Speaking in a personal capacity, the outgoing Chair of the Office for Students (OfS), the universities regulator, set out his views on how British universities can reach greater heights as vibrant, intellectually open, and challenging spaces of learning, research, and scholarship.
An expanded version of his oration is available to read as a pamphlet published by the Policy Institute at King’s.
The Commemoration Oration is a special lecture that celebrates the university’s place as a seat of learning. The first Commemoration orator, in 1920, was G K Chesterton, writer and poet. Past Commemoration Orators include The Rt Hon Clement Attlee, The Rt Hon Tony Blair, Professor Dame Sally Davies, and The Most Reverend Desmond Tutu, Archbishop Emeritus of Cape Town, Nobel peace laureate and King’s alumnus.
In his Commemoration Oration, Sir Michael argued:
- Access and Participation Plans cannot be dismissed as a regulatory burden; they are a significant statement of intent and a transformative driver of equality of opportunity and levelling-up.
- If universities achieve the goals they have set themselves in these plans, then we will see some of the most stubborn access gaps at the most selective universities – long-standing barriers to social mobility in our country – halved within five years and eliminated entirely within twenty years.
- Universities must do more to champion a pluralistic and dynamic intellectual culture. University leaders in particular need to guard against conscious or unconscious groupthink when it comes to academic appointments. Applicants are turned down too often because of concerns with ‘cultural fit’ rather than research or teaching ability.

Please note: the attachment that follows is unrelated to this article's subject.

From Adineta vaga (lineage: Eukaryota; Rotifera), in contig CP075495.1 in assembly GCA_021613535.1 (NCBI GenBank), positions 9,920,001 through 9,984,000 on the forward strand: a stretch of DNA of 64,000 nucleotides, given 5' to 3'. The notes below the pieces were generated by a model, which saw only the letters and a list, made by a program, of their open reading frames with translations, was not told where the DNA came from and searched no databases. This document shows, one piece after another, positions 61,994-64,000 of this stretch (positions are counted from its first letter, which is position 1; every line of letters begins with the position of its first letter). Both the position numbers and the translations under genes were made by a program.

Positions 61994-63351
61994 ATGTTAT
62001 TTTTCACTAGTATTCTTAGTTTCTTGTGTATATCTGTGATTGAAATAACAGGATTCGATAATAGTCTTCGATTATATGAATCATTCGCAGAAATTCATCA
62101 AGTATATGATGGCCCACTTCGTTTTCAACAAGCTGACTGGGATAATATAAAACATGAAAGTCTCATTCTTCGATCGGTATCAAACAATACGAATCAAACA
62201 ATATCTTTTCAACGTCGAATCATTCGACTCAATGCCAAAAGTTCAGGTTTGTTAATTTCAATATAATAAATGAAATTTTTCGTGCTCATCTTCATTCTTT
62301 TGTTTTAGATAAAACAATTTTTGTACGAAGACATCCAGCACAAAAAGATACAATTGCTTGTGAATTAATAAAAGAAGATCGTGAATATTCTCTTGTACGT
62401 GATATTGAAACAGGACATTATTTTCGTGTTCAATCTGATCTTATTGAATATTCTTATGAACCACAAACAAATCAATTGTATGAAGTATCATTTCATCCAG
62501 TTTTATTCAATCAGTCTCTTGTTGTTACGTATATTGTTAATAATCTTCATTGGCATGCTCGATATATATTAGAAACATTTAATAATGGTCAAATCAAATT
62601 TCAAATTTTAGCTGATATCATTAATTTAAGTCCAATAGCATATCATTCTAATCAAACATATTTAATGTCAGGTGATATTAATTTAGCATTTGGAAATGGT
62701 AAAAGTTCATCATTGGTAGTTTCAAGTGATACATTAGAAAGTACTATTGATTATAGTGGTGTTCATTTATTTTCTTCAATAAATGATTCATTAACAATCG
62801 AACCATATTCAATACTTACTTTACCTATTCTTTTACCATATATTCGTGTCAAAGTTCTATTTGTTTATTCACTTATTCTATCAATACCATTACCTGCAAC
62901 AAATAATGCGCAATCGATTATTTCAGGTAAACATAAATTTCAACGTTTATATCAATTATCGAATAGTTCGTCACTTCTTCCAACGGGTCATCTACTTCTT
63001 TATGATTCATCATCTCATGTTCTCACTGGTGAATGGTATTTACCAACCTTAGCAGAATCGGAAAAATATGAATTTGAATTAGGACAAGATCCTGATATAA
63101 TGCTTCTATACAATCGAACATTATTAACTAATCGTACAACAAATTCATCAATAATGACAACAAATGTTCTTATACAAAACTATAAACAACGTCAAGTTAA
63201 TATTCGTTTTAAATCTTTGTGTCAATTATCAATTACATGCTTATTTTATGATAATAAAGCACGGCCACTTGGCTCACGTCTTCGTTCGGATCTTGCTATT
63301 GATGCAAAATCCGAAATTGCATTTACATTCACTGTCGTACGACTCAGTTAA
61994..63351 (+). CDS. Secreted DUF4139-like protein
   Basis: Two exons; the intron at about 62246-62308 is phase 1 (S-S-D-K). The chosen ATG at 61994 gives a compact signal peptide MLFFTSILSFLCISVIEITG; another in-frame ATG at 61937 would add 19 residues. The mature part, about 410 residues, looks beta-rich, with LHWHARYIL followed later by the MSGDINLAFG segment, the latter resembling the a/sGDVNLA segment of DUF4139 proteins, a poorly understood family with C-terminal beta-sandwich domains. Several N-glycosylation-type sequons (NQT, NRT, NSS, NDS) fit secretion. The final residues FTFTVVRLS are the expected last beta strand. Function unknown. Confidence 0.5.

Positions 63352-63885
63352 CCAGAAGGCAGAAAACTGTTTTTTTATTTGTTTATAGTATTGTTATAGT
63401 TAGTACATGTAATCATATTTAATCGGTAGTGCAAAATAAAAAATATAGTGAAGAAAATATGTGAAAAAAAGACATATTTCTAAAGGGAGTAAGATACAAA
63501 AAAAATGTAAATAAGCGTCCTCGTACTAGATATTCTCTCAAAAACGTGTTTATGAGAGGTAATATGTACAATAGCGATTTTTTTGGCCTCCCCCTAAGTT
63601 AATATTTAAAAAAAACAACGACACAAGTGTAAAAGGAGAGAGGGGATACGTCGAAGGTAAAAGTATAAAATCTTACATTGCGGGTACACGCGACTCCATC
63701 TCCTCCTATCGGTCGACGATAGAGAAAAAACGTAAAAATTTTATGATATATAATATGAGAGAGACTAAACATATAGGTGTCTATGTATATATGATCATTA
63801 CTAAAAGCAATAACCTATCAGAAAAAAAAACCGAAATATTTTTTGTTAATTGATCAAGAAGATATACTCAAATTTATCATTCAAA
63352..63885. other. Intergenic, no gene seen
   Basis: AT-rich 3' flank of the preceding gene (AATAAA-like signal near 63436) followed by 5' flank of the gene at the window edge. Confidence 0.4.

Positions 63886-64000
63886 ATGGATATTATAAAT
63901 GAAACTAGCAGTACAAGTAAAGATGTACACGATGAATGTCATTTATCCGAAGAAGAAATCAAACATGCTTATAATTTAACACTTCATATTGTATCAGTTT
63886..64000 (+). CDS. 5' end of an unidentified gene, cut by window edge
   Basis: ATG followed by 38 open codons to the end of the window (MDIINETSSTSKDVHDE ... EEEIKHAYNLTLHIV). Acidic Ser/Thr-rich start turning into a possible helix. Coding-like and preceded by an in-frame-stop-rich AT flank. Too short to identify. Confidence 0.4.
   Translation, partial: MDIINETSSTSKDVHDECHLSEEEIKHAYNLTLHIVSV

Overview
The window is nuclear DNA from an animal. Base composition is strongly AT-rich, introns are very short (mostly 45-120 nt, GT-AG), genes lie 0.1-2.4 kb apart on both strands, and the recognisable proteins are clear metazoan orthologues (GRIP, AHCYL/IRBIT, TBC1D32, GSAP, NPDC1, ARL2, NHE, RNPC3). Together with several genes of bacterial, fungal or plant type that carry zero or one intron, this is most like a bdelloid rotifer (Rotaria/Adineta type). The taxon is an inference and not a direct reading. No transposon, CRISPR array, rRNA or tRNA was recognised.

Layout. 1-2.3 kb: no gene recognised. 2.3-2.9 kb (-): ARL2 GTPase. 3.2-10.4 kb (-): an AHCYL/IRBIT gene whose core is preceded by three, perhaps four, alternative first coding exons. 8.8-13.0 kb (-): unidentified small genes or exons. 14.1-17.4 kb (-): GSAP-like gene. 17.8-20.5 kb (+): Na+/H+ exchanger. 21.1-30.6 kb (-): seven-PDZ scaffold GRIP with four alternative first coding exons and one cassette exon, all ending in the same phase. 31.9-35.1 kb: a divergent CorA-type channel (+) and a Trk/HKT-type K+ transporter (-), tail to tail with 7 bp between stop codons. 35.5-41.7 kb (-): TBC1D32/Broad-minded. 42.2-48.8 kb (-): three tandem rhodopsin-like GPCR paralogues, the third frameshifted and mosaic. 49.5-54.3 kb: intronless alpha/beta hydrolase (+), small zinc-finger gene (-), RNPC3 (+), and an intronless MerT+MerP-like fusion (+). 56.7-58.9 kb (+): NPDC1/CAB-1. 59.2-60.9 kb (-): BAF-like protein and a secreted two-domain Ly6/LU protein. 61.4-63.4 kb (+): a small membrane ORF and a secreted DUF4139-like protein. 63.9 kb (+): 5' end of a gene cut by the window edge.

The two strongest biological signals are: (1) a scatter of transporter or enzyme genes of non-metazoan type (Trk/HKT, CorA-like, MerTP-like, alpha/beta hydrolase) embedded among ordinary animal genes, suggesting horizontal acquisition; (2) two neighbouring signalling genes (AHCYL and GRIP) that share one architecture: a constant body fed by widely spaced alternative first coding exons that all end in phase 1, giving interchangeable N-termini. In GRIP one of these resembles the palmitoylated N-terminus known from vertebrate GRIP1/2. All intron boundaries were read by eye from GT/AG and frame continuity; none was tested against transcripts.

- The case for free speech within the law in higher education settings should be made with the same vigour as the case for diversity and inclusion in relation to social background, gender, ethnicity, religion, age, and disability. Indeed, diversity of perspective is a fundamental part of an inclusive higher education environment.
- Great scholarship, research, and teaching all rest on a strong knowledge infrastructure – especially in the form of libraries and archives. Librarians and archivists, more than Big Tech, need to play a fundamental role as custodians of knowledge, which is a public good.
Commenting on Sir Michael Barber’s oration, the President & Principal of King’s College London, Sir Edward Byrne, said:
“I was delighted that Sir Michael Barber agreed to accept King’s invitation to deliver the 2021 Commemoration Oration, one of his last major key note addresses before he steps down as Chair of the Office for Students at the end of March. In exploring his central theme – how to ensure British universities blossom as world-class Houses of Wisdom, Sir Michael’s Oration touched on hugely significant issues such as access, the value of scholarship, and the need for diversity of perspective and free speech. He raised important concerns and issues, that have broad-based relevancy across the global higher education community, and he spoke eloquently about what universities at their best can achieve in the service of society.”